Connecting...

W1siziisimnvbxbpbgvkx3rozw1lx2fzc2v0cy9raxjzdhkty3jhawcvanbnl2jhbm5lci1kzwzhdwx0lmpwzyjdxq

May Day, May Data - Guest blog by Nicky Machin

May Day, May Data - Guest blog by Nicky Machin

Posted on 14/05/2018 by Kirsty Craig

W1siziisimnvbxbpbgvkx3rozw1lx2fzc2v0cy9raxjzdhkty3jhawcvanbnl2xvz28td2hpdgvizy5qcgcixv0

May 2018 is a big month, the two bank holidays and hopefully, some sunshine to go with them, a Royal Wedding and most importantly for all businesses, the new General Data Protection Regulations (GDPR) come into force on 25th May, just one month away now. 

What is GDPR

GDPR is a piece of European legislation, but it will be adopted into UK Law once we leave the EU, and it applies to everyone, no matter how big or small your business, and there are no exemptions. 

Under GDPR there are greater fines, up to an eye-watering €20 million, or 4% of turnover (whichever is the higher) and individuals can claim compensation for financial loss and for distress.  Whilst GDPR comes into effect immediately for everyone, it is hoped that the Information Commissioner’s Office (ICO) will encourage organisations to address issues, rather than immediately reaching for the handcuffs! But it is likely that they will be tougher on those who have done nothing!

GDPR has been designed to address the modern world of data and how we use it. It affects all areas of your business that process personal data, so that’s your customers, suppliers, website users and your employees, contractors, consultants and temporary workers too.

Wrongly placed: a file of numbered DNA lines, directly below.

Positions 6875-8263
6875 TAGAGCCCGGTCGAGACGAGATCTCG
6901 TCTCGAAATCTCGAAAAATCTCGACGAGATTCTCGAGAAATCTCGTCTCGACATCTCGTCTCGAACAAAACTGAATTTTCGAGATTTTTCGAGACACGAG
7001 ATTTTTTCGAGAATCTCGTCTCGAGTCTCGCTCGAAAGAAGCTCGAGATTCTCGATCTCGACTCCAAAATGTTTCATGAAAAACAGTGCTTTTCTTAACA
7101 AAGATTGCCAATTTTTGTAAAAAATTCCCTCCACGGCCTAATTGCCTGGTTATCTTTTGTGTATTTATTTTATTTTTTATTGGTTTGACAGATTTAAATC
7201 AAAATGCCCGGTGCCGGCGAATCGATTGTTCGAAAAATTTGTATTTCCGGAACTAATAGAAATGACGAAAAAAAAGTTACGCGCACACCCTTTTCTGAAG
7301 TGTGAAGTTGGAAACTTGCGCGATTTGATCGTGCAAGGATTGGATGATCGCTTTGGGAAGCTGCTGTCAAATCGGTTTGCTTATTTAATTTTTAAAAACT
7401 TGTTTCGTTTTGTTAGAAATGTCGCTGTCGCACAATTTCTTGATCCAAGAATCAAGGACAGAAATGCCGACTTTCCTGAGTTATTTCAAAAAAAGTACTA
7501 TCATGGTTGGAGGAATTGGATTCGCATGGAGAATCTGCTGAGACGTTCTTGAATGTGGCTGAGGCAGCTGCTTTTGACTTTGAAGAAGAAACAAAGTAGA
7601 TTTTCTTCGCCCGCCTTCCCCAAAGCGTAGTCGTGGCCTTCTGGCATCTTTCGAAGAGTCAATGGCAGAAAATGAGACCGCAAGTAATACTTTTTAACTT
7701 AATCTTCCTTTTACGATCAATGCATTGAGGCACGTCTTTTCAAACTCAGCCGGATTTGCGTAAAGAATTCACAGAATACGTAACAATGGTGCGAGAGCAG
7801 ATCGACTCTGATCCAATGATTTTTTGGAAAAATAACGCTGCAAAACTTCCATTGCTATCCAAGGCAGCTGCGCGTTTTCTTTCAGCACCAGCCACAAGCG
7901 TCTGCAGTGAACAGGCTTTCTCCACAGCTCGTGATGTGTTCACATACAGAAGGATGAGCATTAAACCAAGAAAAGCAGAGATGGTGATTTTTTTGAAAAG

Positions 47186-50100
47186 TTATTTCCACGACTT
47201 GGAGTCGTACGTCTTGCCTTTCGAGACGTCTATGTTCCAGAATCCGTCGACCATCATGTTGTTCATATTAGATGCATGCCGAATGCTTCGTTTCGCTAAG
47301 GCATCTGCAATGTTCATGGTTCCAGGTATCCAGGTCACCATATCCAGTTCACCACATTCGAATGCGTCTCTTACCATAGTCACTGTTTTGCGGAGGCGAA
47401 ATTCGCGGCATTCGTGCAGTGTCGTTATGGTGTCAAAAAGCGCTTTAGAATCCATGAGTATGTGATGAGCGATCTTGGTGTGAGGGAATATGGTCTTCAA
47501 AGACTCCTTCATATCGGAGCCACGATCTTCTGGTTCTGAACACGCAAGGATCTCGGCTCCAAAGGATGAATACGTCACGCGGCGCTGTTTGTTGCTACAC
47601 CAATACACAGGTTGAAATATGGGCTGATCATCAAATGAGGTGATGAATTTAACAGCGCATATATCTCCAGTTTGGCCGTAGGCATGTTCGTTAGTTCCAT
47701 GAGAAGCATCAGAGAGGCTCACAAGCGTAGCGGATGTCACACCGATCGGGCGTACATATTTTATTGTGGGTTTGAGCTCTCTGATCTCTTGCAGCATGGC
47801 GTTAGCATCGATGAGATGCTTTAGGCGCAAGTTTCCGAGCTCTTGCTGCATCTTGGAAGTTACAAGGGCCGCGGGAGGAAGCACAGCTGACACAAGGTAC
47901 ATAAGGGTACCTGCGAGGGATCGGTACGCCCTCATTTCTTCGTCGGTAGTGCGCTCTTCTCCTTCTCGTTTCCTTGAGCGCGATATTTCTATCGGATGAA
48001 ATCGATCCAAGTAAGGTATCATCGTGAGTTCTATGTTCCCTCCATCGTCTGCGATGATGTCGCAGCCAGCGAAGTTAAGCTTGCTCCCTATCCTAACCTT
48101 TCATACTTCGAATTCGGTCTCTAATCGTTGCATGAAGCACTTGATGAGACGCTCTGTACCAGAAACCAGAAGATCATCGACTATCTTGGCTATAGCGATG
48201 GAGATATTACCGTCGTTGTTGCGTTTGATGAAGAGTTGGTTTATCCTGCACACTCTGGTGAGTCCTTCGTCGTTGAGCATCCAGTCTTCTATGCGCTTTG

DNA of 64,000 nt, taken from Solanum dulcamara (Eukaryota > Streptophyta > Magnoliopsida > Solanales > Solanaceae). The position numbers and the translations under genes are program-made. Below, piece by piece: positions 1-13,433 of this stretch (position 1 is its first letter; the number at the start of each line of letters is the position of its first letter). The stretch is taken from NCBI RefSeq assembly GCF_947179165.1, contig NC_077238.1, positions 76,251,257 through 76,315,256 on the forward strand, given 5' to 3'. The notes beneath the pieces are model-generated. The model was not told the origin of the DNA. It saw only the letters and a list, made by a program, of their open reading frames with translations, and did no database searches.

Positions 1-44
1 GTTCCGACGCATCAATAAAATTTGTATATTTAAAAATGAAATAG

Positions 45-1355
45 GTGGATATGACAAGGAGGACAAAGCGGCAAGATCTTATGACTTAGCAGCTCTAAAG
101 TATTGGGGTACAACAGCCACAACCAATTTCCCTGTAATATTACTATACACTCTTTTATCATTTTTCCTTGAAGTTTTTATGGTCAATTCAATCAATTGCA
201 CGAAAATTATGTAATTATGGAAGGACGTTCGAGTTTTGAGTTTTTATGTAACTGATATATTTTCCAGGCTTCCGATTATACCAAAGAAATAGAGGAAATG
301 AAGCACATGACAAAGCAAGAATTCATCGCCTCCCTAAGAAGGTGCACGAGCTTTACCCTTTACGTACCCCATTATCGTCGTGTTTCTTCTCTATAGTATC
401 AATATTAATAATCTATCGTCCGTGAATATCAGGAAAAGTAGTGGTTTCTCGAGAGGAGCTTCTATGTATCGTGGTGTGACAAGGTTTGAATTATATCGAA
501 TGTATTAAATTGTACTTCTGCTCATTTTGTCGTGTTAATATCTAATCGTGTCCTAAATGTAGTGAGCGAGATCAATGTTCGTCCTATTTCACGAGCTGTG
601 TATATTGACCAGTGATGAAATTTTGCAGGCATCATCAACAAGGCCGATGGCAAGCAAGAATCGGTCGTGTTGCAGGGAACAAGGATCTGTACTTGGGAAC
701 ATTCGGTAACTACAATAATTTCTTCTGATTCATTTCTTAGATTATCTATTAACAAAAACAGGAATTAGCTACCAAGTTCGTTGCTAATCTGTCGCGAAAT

With much bad press of late about data misuse in businesses such as Cambridge Analytica, Morrisons supermarkets and Yahoo, getting it right is critical as apart from the fines, reputational damage to your business can be a very real hazard.

Here's what you need to do

So, if you haven’t already got everything ship shape, or are not confident that what you have is correct, here’s a quick list of what you need to do in the next month to be ready:

 
1.    Start with an audit of your data – what do you hold? How do you get it? Why do you hold it and for how long? How do you hold it? What procedures do you have to monitor data? How do you get rid of it and who is responsible and looks after everything?

2.    Become familiar with the new GDPR rules, be informed, assess your risk and exposure so you can do something about it.  

3.    Consider how you can show you are compliant with GDPR, such as:

  • Check your employment contract clauses are up to date
  • Be very clear as to why you are processing the data
  • Check that you have ‘distinguishable’ consent to process personal and sensitive personal data, consent can no longer be buried in a contract, it must be freely given, specific, informed and unambiguous.
  • Check your customer agreements and any electronic advice and agreements on your website and email, etc.
  • Check your policies are up to date – data protection, social media, IT, communications, etc. Not forgetting disciplinary and grievance policies too.
  • Check that you have a process for dealing with data access and sharing requests and complaints.
  • Train and educate your staff and business owners, managers, etc., create a culture where everyone is aware and knows what to do
  • Make sure your IT and other systems and processes ensure data security and privacy
  • Make sure you are only processing personal data within the GDPR rules 
  • Designate responsibility and accountability for ongoing data protection compliance.

There is much more to GDPR than this simple list. If you need help, advice or assistance, or simply a health check, please do get in touch. We have experts who can get it right for you, so there are no unexpected trip wires to fall over!!

 

About Nicky Machin, Puffin HR Ltd...

With 25 years management experience, a Master’s degree in employment law and a fellowship from the CIPD, Nicky is proud to deliver excellence and expertise in the employment and management of people. Her extensive experience is enhanced by her approachability, clarity, cultural awareness and hands on delivery of ‘do how’ as well as ‘know how’.